Abandoned coal mines in South Tyneside, North East England, are set to be used to create a renewable energy scheme expected to cut 319 tonnes of annual carbon dioxide emissions.
The £7 million system will see geothermal energy drawn from flooded mines in the former Hebburn Colliery and used to heat council’s buildings, including a residential tower block.
The project, which has preliminary approval for £3.5 million of funding from the European Regional Development Fund (ERDF), is set to take the first step forward next week when it will be voted by the Council’s Cabinet.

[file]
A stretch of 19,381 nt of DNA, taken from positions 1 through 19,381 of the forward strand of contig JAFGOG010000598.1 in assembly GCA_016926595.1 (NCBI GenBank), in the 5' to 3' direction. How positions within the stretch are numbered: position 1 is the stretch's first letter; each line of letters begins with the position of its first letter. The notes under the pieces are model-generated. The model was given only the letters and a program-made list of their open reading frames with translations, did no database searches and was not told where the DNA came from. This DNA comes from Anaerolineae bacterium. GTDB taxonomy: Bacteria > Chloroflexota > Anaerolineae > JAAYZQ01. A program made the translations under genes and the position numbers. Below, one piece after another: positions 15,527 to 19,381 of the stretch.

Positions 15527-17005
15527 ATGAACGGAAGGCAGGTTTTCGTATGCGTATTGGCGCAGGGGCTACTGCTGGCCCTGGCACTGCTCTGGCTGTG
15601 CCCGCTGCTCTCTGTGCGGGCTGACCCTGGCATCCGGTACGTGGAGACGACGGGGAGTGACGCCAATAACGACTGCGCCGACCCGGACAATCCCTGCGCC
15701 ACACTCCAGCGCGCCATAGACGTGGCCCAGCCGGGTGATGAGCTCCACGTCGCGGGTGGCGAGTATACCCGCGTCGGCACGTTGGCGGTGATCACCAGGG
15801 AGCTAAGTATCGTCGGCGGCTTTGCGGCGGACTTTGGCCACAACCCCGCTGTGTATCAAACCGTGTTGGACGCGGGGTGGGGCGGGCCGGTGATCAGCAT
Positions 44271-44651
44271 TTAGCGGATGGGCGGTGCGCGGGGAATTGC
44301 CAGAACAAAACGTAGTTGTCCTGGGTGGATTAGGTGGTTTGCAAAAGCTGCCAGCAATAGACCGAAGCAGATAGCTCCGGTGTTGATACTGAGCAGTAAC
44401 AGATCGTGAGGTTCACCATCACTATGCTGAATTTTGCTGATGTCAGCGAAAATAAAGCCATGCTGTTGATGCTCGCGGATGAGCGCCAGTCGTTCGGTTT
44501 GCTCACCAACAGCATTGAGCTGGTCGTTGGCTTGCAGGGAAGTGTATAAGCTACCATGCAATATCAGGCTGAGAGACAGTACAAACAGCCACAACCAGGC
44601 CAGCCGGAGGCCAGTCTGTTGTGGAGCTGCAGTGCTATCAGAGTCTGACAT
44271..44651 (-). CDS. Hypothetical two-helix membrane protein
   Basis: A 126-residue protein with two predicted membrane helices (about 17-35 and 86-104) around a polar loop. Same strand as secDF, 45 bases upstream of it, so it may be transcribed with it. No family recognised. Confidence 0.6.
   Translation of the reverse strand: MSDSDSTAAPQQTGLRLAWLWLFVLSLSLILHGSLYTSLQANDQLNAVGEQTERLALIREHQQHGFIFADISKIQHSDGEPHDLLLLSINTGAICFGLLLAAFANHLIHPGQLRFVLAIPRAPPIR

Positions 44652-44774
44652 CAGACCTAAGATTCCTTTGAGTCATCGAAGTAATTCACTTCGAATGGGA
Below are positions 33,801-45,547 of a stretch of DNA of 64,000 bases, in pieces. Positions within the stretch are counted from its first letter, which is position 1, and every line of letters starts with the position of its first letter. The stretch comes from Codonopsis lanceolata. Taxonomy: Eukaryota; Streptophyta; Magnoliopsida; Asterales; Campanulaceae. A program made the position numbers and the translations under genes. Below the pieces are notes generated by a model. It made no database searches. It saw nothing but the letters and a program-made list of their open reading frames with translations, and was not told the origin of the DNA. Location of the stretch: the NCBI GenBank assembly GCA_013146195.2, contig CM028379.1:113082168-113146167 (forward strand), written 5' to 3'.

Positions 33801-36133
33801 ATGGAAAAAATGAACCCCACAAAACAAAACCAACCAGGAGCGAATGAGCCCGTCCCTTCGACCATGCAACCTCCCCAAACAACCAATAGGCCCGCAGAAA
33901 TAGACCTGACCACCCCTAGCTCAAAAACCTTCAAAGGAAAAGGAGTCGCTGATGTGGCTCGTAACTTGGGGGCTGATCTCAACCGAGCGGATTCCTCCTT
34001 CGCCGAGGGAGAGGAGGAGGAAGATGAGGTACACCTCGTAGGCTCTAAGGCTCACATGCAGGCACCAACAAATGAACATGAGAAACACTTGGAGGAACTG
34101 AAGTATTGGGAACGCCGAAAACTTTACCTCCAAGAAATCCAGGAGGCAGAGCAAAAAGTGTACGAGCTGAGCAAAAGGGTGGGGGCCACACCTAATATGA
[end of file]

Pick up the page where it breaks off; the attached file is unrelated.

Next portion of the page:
It says the scheme will also accelerate the region’s efforts to reach its 2030 carbon neutrality goal.
Joan Atkinson, Lead Member for Area Management and Community Safety, said: “This is a highly innovative scheme, which will be one of the first council mine water district heating systems in the UK.
“Cooled water will be returned to the mine workings and locally-generated electricity using solar panels and a Combined Heat and Power Unit will be used to help power it.
“It will also help us meet our obligations to upgrade the energy performance of fuel-poor homes as it will be used to heat one of the town’s residential high-rise blocks.”